The E6 takes over from the E71 and E72, coming with a keyboard and hi-res touch screen. Designed as a premium device with glass and stainless steel, it offers the business user access to Microsoft Exchange, Communicator and Sharepoint.

The X7 features a 4″ display which is great for games and movie playback. The 8 megapixel camera rounds out the features, with HD video capture. Also constructed from glass and stainless steel, it’s a solid device, albeit with an unusual design. It will come preloaded with Galaxy on Fire HD and Asphalt 5 HD games.

These look like good phones but are these Symbian’s last hurrah before Windows Mobile 7?

Deloitte’s 2011 Teaser Predictions

Deloitte’s Technology, Media and Telecommunication’s practice have given a sneak peak of their global predictions for 2011.

First up, over 25% of all tablets bought in 2011 will be purchased by businesses, with retail, healthcare and manufacturing purchasing over 10 million. Initially, the use of tablets in business will be by people who have brought their own device into work but by the end of the year, businesses will be buying for employees.

Secondly, less than 50% of all “computing devices” sold in 2011 will be traditional PCs and laptops. Peter O’Donoghue, head of Deloitte’s technology industry practice, adds: “In 2011, more than 50% of computing devices sold globally will be smartphones, tablets and non-PC netbooks. 2011 will mark the tipping point as the growth of applications for non-PC items outstrips traditional software sales and consumers embrace a wider variety of devices.”

When you consider that PC sales will hit 400 million in 2011, you suddenly realise how big the non-PC market has become, that it’s grown from almost nothing in only a few years and that the growth is likely to continue at the expense of the PC market.

Finally, Deloitte is of the opinion that no single OS will dominate the smartphone or tablet market. The top 5 operating system developers have plenty of cash to keep the OS wars going through 2011.  The top 5 aren’t named but I’d guess that it’s Google, Apple, RIM, Nokia and Microsoft. Deloitte points out that this fragmentation causes problems and additional cost for application developers, media companies and IT departments.

The full report will be released on Wednesday 19th January.

Nokia N97 Mini Smartphone Review

This week, it’s the turn of Nokia’s N97 mini to come under the harsh glare of the GNC spotlight.  Now over a year old, the smartphone market has changed significantly in the last 12 months, so how does the N97 mini stack up against the current offerings from Android, Apple and Palm?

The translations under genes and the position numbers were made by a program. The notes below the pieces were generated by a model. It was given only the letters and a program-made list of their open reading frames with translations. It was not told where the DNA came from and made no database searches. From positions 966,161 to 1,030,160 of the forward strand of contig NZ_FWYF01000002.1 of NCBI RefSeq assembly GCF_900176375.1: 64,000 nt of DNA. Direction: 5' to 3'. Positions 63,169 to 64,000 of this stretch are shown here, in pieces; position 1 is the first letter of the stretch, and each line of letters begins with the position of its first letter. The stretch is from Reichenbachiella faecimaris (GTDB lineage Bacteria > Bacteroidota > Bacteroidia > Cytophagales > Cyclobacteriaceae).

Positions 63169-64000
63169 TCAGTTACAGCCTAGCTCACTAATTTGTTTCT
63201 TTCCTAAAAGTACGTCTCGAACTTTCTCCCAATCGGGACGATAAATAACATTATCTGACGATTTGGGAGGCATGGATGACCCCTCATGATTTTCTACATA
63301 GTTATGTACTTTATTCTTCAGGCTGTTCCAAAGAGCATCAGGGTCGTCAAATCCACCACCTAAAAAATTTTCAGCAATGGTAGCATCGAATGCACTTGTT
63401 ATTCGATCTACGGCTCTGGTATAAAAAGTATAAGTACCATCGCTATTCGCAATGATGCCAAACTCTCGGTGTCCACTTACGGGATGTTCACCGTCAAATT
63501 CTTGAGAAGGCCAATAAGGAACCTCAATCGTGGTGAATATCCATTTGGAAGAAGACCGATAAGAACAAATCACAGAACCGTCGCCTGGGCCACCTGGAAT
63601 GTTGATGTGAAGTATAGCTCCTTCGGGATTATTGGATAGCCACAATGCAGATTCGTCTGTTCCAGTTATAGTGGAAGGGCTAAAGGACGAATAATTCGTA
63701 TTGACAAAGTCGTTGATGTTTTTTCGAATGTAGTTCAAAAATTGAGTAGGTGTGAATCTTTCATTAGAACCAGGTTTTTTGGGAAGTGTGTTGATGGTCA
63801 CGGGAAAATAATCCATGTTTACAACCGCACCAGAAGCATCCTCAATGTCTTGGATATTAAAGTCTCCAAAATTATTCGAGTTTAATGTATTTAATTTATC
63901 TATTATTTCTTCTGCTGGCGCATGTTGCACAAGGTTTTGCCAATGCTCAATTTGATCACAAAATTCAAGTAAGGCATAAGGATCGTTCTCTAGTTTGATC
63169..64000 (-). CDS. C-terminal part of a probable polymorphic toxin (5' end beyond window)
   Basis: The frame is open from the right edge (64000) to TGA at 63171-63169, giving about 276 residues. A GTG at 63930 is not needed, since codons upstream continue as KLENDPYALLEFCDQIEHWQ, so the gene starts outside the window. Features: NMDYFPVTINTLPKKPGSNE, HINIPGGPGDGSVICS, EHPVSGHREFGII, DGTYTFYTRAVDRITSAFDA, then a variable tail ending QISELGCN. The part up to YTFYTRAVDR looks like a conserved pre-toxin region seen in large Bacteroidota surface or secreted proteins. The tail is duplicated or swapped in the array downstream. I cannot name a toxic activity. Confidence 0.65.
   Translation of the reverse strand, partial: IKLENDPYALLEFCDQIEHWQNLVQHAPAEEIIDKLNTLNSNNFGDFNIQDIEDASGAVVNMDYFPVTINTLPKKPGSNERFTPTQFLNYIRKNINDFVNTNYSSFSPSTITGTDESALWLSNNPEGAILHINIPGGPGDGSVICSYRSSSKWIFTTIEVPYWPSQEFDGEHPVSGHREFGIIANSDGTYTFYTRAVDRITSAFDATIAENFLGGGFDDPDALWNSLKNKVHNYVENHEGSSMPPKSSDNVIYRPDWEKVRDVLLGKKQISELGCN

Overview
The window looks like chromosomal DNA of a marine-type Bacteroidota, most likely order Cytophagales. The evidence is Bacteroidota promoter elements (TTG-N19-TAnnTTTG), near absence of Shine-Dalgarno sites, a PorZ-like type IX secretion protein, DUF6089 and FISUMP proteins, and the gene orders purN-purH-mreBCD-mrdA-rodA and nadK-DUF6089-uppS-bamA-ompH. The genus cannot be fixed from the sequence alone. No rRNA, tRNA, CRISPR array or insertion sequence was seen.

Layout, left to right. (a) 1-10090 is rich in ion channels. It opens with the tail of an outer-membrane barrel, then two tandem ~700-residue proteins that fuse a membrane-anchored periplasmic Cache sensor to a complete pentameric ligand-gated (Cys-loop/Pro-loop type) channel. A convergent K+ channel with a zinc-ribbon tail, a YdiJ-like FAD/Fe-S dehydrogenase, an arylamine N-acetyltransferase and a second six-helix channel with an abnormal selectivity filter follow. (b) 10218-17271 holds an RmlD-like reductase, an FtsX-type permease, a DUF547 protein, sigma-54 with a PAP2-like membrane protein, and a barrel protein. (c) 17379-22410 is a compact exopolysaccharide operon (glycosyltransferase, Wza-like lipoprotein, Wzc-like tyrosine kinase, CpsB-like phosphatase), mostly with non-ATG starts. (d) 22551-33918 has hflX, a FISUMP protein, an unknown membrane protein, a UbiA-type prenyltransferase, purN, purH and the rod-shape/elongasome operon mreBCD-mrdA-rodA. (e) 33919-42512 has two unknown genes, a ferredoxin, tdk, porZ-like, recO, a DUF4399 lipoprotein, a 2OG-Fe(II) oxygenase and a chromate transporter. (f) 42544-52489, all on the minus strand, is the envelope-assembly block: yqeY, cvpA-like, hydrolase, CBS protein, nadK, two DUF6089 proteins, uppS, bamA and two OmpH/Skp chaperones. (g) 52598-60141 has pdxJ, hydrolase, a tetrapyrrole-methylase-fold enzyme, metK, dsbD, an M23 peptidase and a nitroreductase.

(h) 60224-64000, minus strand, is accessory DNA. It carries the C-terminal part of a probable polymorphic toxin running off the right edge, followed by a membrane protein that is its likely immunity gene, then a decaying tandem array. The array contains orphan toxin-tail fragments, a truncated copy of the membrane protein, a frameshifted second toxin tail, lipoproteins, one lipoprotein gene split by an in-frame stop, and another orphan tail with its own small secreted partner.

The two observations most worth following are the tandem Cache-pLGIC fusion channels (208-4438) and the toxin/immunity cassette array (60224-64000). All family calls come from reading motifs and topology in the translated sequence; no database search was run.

As the name suggests, this is smaller version of the N97. At just over 11 cm tall, 5 cm wide and about 15 mm deep this is a small phone and would have been the smallest smartphone on release. Unfortunately, the Xperia X10 mini probably holds this crown now. The styling of the phone is simple without being utilitarian but does feel a little dated compared with the latest offerings from htc and co. The resistive touchscreen is 3.2″ with 640 x360 pixels and looks clear and detailed.

Continuing in the long-established tradition of Nokia Communicators, this is a side-slider (or horizontal slide) with a bit of a difference as the screen tilts up as well. This is a great feature as when the phone is on your desk with the slider open, it’s really easy to see what’s on the tilted screen. Unfortunately, there’s no chance of typing while the phone is on the desk as it wobbles too much. If there just been a little bump below the camera, it would have stabilised it beautifully.

Other than that little issue, the keyboard is good to use. The keys are flat and slightly rectangular with plenty of space round them. You’d need very large fingers to have a problem hitting more than one key at a time.

In use as phone, I thought that the call quality was good to excellent as I could hear people very clearly. The people at the other end of the phone commented that while they too could hear me very well but sometimes the microphone also picked up other noises, such as the phone rubbing against my face.